After such moments, life where I am working becomes trivial again. The next day everybody asks for their photographs. There is no difference whether the people are girls from a brothel, children working in a factory, or farmers from the countryside. But these little exchanges bring us closer to each other and strengthen the ties between us. It starts with small talk and conversation and continues with the first pictures I took. The relationship will begin to become deeper and more meaningful, as will the pictures I take. The closer I get to them and the deeper our friendship becomes, the simpler my photography gets. I am no longer looking for special angles or artistic points of view. I just open myself up to these people, take a good look, frame, and wait for the right moment.
What inspired you to do a photo essay on henna-dyed beards?
I have grown up in Bangladesh as well as in a Muslim community where a henna-dyed beard is very common. Besides the religious perspective, it is very interesting that the older generation has adopted this as a kind of fashion. They want to look good and younger. In addition to this, bringing out the cultural aspect of this practice was my motive behind doing the story. I wasn’t 100 percent sure of the basic reasoning behind henna-dyed beards. I only knew that the older generation of my country love to do it and they are noticeable everywhere. But what is the reason behind that practice? A few of my friends who came from Europe to travel in Bangladesh questioned me many times about this. To know the reason behind the older generation's particular affection for henna-dyed beards, I decided to do an investigation and the photo series.
Of all the stories you have covered over the years which photo essay was the most challenging to capture?
It is always challenging to be able to articulate the experiences of the voiceless and bring their identities to the forefront, which gives meaning and purpose to my own life. When I cover extreme social stigmas, I feel an urge to deliver those untold stories to the world’s table and to ask the people to walk up and see. My deepest personal concern is to get to the root of the situation, whatever it may be. I continue to work with the hope that I can bring possible changes.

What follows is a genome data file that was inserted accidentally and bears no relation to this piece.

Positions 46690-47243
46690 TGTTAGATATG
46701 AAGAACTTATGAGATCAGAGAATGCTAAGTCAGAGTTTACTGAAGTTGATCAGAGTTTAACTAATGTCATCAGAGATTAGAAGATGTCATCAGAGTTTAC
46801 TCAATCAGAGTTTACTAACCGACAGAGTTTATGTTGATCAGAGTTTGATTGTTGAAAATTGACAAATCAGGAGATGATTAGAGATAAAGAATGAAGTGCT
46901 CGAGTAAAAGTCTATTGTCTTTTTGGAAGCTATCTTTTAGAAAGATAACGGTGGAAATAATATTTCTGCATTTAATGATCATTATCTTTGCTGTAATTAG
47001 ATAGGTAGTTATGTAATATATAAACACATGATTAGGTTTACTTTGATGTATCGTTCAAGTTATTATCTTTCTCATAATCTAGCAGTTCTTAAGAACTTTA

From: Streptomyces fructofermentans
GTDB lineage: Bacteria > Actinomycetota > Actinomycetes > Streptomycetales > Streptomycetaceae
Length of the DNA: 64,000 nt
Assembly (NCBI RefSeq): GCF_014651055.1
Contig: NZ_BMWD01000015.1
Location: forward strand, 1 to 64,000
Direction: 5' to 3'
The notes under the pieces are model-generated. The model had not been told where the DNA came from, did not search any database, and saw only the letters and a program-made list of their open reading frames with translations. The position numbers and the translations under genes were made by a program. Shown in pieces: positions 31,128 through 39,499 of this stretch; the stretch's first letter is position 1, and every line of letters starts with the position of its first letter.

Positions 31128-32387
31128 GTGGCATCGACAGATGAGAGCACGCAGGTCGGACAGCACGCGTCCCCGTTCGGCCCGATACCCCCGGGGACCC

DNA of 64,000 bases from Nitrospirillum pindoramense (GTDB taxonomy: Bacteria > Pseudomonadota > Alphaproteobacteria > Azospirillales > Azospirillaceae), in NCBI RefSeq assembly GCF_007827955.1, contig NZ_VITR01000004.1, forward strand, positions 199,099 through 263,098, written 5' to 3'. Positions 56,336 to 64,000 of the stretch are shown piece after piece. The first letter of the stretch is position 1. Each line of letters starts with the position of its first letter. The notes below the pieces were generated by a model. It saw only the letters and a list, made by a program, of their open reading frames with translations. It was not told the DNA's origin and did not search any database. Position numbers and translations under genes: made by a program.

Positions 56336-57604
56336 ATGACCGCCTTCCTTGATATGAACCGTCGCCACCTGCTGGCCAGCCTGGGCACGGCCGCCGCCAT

The most challenging project was Life for Rent about sex workers. I put my endless passion into the stories, which were heart-wrenching. Getting access to the sex workers’ door and depicting their lives truthfully was the hardest part. Gaining access to these stories, building trusting relationships with these girls and everything else was very challenging. When I was able to be one of their companions with whom they could share their truth and their lives, I could use my camera and continue to focus on them, which enabled me to accomplish the project. Readers can get a glimpse of my work and my feelings during the work that I depicted in my blog post Life for Rent.
Where will your camera take you next?
I am an erratic type of traveler. My camera takes me to the places my heart desires to go at an unspecified moment in time. I am currently focusing on continuing my work on my Angels in Hell series that is based on child labor. In 2013, I established First Light Institute of Photography with the mission to provide training and education to unprivileged children in society. The school organizes various types of photography workshops for aspiring photographers at reasonable tuition. It also offers other activities including visiting photographers from around the world that contribute to the funding of our mission. Furthermore, I will be giving two photography workshops this year outside of the school; one in Italy and one in India.
Before long, I plan to publish my Angels in Hell photo series in the form of a book and try to use it as a source of continual funding for our underprivileged children’s education. We believe that when many small people in many small places do many small things, they can change the face of the world.